Sean Doolittle talked to reporters after he gave up two hits, both home runs, and two runs in a 1⁄3 of an inning of work last Saturday night in the nation’s capital, and said that the real frustrating part of his early-season struggles was that he was physically fine but just out of whack.
“It’s just been incredibly frustrating,” the 33-year-old left-hander explained.
“Physically I feel really good. My knee feels strong. My arm feels good. Mechanically I might not be exactly where I want to be, but I feel physically like the ball should be coming out a lot harder than 89-90 [MPH]. It should have some life on it.
“I should be able to get through an inning. And it just hasn’t come together, and I’ve been working really, really hard, all through Summer Camp and so far during the season, trying to get things to click.”
Five days later, in advance of the series finale with the New York Mets in Citi Field, Doolittle was placed on the 10-Day Injured List (retroactive to Aug. 11) with right knee fatigue.
“So Sean, his right knee has some inflammation in it and it’s a testament I think that he’s working really hard to get back,” Davey Martinez told reporters in his post game presser following Thursday’s loss.
“He started to get better, and we felt like — I talked to him right before the game and I felt like that we probably should just put him on the IL. We don’t want him to regress, we want him to keep progressing. And him trying to land on that right foot won’t be good.
“So, unfortunately it’s a little setback, but hopefully he comes back and he’s ready to help us.”
When it was pointed out that Doolittle had previously said he was physically fine, Martinez said that the issue cropped up in, “probably the last couple days.”
“So, like I said, I just want to make sure that he doesn’t go backwards on us. And I know he’s been working really hard on his mechanics, but he needs that right leg to land on, we don’t want him going backwards and getting hurt.”
Doolittle said last weekend that he was hard at work with his coaches trying to find a fix for his decreased velocity and the mechanical issues he thought were the cause of his early-season struggles.
“We’re trying lots of new things, I’m working really hard and the results haven’t been there, and I feel terrible about it. So, there’s really not a whole [lot] else for me to do but continue to keep my head down and keep working hard.”
“It feels like maybe I’m getting too spread out so I can’t — it’s tough to transfer that power and the weight from my back leg to my front leg,” he explained. “And that makes it difficult for the ball to have that late life and that jump and the deception.”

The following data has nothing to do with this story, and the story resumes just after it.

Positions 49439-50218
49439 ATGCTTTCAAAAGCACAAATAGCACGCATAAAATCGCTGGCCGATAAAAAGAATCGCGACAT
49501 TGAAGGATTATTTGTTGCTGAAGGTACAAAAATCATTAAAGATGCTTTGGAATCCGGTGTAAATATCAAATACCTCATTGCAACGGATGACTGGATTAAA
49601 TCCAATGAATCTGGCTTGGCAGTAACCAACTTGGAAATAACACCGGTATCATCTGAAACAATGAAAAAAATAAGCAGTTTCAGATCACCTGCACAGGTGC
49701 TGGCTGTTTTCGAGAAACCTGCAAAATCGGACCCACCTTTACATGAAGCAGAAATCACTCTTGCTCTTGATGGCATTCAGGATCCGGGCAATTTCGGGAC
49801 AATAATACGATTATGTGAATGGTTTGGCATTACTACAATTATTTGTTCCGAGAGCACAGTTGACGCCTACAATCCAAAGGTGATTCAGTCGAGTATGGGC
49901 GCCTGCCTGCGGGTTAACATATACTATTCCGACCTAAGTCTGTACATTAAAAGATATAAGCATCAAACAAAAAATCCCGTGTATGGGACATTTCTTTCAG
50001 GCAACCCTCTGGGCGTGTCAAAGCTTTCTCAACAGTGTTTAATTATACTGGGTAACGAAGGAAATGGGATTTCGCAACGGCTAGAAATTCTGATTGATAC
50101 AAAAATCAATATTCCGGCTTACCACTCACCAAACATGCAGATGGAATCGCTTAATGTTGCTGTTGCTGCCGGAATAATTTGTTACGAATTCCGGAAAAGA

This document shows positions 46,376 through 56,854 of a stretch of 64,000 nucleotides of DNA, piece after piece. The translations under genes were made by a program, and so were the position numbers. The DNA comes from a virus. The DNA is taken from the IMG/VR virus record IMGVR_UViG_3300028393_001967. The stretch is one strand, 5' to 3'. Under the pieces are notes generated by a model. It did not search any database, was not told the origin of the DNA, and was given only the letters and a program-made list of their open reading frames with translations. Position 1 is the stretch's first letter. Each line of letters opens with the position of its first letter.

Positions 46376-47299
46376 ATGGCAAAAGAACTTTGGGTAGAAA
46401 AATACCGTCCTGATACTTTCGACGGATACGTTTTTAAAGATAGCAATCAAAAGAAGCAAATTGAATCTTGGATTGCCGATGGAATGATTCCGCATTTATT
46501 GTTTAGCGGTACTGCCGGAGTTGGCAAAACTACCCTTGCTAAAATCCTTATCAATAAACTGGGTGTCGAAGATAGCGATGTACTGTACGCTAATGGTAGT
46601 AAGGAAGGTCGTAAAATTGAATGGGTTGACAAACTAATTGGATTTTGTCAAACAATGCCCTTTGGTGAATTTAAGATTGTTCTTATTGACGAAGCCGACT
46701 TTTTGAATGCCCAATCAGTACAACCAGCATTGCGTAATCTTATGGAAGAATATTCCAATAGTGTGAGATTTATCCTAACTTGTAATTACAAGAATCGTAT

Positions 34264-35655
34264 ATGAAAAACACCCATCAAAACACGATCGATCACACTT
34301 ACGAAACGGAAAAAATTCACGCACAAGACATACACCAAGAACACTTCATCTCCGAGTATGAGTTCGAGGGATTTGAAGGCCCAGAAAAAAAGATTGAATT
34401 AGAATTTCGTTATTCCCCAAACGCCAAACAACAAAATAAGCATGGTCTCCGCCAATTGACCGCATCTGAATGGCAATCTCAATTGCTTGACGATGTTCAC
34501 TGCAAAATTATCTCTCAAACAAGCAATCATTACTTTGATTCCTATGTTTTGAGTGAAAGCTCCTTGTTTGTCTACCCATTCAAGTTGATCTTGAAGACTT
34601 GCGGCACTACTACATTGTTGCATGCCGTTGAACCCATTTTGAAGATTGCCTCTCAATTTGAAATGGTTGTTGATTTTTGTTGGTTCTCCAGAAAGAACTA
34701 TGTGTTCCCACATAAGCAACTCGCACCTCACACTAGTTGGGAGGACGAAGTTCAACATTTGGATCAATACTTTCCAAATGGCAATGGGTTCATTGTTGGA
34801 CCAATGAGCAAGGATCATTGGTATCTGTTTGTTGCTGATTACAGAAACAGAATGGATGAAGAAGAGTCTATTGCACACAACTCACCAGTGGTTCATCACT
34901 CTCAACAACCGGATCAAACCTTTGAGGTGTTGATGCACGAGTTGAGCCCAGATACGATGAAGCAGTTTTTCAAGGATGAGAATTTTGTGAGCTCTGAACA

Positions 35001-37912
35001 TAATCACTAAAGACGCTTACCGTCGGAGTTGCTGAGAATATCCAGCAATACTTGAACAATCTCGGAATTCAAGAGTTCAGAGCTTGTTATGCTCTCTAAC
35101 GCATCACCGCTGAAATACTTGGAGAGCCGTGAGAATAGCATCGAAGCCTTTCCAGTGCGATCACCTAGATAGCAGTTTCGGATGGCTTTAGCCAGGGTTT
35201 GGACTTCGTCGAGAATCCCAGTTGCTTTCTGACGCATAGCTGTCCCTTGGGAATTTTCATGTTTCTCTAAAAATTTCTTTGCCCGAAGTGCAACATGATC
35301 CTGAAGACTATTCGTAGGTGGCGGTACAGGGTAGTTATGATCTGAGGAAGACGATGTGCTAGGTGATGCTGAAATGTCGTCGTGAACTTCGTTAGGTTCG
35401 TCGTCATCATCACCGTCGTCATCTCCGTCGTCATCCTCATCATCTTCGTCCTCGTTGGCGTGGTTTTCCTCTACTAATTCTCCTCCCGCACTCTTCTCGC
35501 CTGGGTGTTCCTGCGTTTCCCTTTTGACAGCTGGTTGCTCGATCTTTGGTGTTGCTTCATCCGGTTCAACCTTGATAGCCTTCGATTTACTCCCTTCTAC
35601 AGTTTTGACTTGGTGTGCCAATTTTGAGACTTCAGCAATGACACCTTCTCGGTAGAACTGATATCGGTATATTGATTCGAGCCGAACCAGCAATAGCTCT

With his fastball’s average velocity down around 3 MPH (from 93.5 MPH in 2019 to 90.6 early this season), Doolittle has relied more on his slider (throwing it 11.1% of the time so far in the 2020 campaign, after throwing it 5.8% of the time last season).
“The fastball is not where I want it to be, so in order to get the fastball to try to play up, try to show them some different things and try to mix it up. Those are pitches that I’ve always felt I kind of had in my back pocket and that I could use if I needed to.”
But with the velocity, jump, and deception on the fastball missing right now, hitters have a .500 AVG against the pitch so far (up from .259 on the season in 2019).
As the veteran reliever admitted, he hasn’t really felt right since the start of Spring Training 2.0 in early July, so time off might allow him to rest up while continuing to build up, and he and the Nationals have to hope, find some of that lost velo and life.
“I feel close,” he said, two days before he went out and gave up another home run but did complete an inning of work in Citi Field.
“There are days where I feel like I’m making progress. I just haven’t been able to fully get it to click, and I haven’t been able to get the results that I’ve been looking for, but that’s not going to stop me from working, and like I said, trying to bring a good attitude to the field every day.
“It could click tomorrow. Like I don’t know. That’s the only way for me to look at it, I’m going to just keep my head down and keep working. Cause like I said, I feel good, like physically I feel good. So, you know, it stinks.”
“He’ll have to work out in Fredericksburg,” Martinez said on Friday when asked what the next step was for the reliever.
“Protocol this year is that anybody that goes on the IL has to go to the Alternate place that we have, which is Fredericksburg. It’s just to limit the amount of people in the clubhouse.
“So he has to go there. We’re going to make sure though that we keep close eyes on him and see where he’s at. I think he was going to head over there today and start doing some stuff either this afternoon or tomorrow, but hopefully this is a temporary thing and we get him back as soon as possible.”
As for what he’ll be doing in Fredericksburg? Will he start throwing right away or rest the knee some?
“I kind of want his knee to feel fine before he starts throwing,” Martinez said. “We don’t want him to develop any bad habits right now. We want him to progress.
“We felt like over the last couple days he was doing that, but he was working his tail off to try to get things right. So hopefully these next ten days, he’ll figure it out and we get him back here to help us win some games.”